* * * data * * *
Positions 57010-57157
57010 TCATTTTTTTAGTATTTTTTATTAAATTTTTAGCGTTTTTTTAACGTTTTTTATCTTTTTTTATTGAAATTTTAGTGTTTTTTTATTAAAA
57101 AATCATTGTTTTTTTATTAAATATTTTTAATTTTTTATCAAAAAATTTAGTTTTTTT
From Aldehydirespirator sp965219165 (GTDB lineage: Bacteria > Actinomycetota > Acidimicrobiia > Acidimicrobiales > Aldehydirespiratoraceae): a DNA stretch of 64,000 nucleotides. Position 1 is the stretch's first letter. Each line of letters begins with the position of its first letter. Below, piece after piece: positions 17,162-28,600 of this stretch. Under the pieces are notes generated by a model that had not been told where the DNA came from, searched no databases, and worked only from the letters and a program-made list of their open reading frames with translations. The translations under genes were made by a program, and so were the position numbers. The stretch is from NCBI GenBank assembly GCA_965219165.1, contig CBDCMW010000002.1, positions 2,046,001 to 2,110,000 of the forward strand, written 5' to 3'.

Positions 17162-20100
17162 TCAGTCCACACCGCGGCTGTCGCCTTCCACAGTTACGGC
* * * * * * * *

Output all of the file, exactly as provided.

Positions 57010-57157
57010 TCATTTTTTTAGTATTTTTTATTAAATTTTTAGCGTTTTTTTAACGTTTTTTATCTTTTTTTATTGAAATTTTAGTGTTTTTTTATTAAAA
57101 AATCATTGTTTTTTTATTAAATATTTTTAATTTTTTATCAAAAAATTTAGTTTTTTT
From Aldehydirespirator sp965219165 (GTDB lineage: Bacteria > Actinomycetota > Acidimicrobiia > Acidimicrobiales > Aldehydirespiratoraceae): a DNA stretch of 64,000 nucleotides. Position 1 is the stretch's first letter. Each line of letters begins with the position of its first letter. Below, piece after piece: positions 17,162-28,600 of this stretch. Under the pieces are notes generated by a model that had not been told where the DNA came from, searched no databases, and worked only from the letters and a program-made list of their open reading frames with translations. The translations under genes were made by a program, and so were the position numbers. The stretch is from NCBI GenBank assembly GCA_965219165.1, contig CBDCMW010000002.1, positions 2,046,001 to 2,110,000 of the forward strand, written 5' to 3'.

Positions 17162-20100
17162 TCAGTCCACACCGCGGCTGTCGCCTTCCACAGTTACGGC